Swan revival means 1,200 jobs

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The Independent Online
MARY FAGAN

Industrial Correspondent

Swan Hunter, the Tyneside shipyard, yesterday staged a comeback with a pounds 50m contract which will create 1,200 jobs and bring a much needed boost to the area. THC, the Dutch firm which bought the yard less than a year ago said the award is "exciting and more than we expected" so soon after taking over the Swan Hunter facilities.

The contract is for the final stage of conversion of the world's biggest pipelaying vessel, the Solitaire, which is owned by the Swiss Allseas group. The 285 metre-long ship is due to arrive on the Tyne next months from Singapore, where earlier work was carried out.

The project manager, Jan Vonder, said: "As Solitaire sails up the Tyne next month, the sheer magnitude will without doubt remind people of the days past, when Swan Hunter was a world-renowned yard for turning out major ships and specialised vessels."

It is now three years since Swan went into receivership although work on frigates kept the company going until late 1994.

Mr Vonder added: "We expect the very best of those employed to show the construction industry that Swan Hunter can once again be a name associated with first-class performance."

He said that THC has invested heavily in facilities and retraining local personnel to convert the shipyard into more of a multi-purpose construction yard in order to meet today's market requirements. The company is now pursuing potential deals worldwide in the hope of securing continuity of employment.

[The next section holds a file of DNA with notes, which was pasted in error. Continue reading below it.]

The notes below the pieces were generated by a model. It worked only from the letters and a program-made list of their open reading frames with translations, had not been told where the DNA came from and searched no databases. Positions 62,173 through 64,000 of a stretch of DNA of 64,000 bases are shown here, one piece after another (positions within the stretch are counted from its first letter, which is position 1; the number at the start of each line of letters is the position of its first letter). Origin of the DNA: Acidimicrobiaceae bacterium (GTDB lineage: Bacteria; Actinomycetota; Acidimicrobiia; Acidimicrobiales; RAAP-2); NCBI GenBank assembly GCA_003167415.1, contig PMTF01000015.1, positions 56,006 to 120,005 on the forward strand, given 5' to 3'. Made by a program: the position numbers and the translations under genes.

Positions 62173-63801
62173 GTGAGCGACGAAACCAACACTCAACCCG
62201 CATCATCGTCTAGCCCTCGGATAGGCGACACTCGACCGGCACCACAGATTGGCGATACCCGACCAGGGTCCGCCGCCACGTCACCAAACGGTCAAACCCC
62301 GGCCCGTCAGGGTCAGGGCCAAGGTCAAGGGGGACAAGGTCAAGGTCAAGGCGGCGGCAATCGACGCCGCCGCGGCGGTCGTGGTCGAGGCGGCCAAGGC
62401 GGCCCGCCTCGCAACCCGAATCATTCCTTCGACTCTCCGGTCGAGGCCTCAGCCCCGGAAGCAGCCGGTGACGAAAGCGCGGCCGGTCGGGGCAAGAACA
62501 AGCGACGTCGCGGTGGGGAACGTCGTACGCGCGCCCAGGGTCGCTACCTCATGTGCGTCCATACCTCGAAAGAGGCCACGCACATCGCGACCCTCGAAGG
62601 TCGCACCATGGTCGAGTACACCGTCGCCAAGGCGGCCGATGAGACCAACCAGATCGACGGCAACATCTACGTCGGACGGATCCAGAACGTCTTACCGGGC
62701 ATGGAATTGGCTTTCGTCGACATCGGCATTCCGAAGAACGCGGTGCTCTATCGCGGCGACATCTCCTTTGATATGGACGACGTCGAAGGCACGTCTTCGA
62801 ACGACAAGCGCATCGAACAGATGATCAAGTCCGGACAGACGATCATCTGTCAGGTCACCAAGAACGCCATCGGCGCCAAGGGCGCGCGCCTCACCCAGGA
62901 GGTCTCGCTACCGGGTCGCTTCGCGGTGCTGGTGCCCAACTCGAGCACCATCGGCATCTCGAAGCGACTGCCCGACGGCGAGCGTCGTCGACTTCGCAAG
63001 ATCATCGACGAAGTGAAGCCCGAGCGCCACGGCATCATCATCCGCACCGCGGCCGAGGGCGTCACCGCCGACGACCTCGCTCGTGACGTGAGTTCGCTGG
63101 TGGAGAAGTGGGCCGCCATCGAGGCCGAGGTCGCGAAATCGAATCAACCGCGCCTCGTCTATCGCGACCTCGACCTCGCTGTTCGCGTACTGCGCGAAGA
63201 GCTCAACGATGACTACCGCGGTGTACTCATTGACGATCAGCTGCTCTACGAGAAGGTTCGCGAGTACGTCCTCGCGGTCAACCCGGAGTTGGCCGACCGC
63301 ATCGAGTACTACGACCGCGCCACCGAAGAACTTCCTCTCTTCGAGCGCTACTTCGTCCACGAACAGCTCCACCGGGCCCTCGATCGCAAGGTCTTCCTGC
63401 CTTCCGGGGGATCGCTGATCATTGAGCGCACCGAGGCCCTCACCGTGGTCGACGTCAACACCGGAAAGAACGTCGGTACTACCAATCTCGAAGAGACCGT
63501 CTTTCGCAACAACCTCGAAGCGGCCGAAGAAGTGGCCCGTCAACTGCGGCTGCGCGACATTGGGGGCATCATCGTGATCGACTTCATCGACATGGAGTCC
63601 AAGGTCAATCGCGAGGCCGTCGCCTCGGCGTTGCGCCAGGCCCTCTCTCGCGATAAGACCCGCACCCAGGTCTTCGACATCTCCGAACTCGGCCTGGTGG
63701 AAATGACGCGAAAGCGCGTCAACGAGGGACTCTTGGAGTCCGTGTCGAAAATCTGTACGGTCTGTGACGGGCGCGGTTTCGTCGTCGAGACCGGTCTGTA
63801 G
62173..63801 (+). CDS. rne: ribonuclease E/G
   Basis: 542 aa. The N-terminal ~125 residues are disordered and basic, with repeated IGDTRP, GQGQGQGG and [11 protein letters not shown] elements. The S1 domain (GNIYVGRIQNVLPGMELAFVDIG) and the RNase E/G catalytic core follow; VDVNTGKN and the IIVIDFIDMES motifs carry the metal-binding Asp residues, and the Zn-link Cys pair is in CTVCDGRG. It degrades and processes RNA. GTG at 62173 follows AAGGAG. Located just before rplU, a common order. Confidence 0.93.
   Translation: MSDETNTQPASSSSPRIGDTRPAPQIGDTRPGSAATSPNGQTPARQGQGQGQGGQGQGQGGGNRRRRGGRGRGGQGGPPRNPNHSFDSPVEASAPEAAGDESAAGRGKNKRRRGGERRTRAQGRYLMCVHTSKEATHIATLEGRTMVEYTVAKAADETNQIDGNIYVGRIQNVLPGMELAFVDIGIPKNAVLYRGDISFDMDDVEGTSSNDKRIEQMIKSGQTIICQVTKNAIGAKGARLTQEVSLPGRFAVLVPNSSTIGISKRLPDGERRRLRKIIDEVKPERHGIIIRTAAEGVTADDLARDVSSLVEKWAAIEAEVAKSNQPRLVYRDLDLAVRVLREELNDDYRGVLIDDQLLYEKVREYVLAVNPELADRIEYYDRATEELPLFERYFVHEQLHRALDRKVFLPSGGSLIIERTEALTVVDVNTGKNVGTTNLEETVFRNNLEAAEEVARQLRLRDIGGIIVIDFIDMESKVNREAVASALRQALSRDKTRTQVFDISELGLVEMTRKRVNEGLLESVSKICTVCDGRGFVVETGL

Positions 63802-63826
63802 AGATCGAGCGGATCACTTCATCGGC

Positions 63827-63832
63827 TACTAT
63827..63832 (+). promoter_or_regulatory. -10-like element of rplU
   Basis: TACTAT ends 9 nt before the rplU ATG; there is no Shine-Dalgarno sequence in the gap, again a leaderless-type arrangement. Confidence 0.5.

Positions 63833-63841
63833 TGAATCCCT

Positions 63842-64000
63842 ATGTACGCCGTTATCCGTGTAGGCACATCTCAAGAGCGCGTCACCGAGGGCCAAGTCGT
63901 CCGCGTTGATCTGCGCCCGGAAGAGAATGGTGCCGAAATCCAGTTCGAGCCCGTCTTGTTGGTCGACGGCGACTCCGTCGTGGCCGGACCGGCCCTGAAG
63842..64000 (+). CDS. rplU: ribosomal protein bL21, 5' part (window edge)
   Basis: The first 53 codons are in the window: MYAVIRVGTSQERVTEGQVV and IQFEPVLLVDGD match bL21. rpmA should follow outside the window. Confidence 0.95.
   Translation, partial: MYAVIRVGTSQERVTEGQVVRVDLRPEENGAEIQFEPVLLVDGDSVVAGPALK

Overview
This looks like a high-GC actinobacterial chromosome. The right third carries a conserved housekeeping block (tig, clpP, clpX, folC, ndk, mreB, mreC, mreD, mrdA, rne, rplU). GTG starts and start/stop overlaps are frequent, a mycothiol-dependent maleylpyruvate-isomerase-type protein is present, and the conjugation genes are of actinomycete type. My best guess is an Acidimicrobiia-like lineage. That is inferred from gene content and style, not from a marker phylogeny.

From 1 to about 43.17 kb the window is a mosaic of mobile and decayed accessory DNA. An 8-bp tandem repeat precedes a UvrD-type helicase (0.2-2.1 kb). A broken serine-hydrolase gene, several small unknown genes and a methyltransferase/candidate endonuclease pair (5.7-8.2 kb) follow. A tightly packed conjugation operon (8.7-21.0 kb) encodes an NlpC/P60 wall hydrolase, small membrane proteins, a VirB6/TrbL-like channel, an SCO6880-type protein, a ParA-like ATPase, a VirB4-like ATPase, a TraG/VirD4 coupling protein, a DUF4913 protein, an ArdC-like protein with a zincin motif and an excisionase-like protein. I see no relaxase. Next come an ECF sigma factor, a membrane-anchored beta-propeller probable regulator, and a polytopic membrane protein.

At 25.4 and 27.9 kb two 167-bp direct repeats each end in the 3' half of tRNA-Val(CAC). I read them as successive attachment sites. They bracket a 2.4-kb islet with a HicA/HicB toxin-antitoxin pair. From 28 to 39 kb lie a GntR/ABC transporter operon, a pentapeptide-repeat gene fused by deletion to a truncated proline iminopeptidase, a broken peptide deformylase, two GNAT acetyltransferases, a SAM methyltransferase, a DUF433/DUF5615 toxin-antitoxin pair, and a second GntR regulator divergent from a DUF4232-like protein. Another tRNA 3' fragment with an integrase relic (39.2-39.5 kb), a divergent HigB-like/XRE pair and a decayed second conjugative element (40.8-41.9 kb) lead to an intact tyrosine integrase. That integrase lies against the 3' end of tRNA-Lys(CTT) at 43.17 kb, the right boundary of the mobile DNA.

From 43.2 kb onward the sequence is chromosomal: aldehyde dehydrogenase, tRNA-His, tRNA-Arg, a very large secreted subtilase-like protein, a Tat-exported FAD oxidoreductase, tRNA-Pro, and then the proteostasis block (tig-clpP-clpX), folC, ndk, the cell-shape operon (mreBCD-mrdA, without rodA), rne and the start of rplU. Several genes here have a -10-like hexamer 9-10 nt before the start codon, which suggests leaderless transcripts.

Mr Vonder said: "We believe we have the right corporate structure, management and expertise to deal with any type of contract whatever its complexity."

The company has already been inundated with 4,000 applications for jobs in local anticipation of the deal. Jan Veldhuizen, managing director of Swan Hunter said:"Although a tough first project for the new Swan Hunter yard, I believe there is ample talent in this area to select the very best workforce."

Tom Brennan, chairman of the Tyne Confederation of Shipbuilding and Engineering Unions and one of the leaders of a campaign to save the yard, said: "I am delighted with today's development. We are seeing the re-emergence of Swan Hunter, which is rising from the ashes almost three years since going into receivership.

"Although I always believed a new owner could be found to keep the yard going, I must admit in the later stages no-one would have gambled on a marine-related industry breathing life into the yard like this."

"This is a contract of massive proportions. To win something so big augers very well for the future, and we hope there will be more contracts like it to provide employment continuity.

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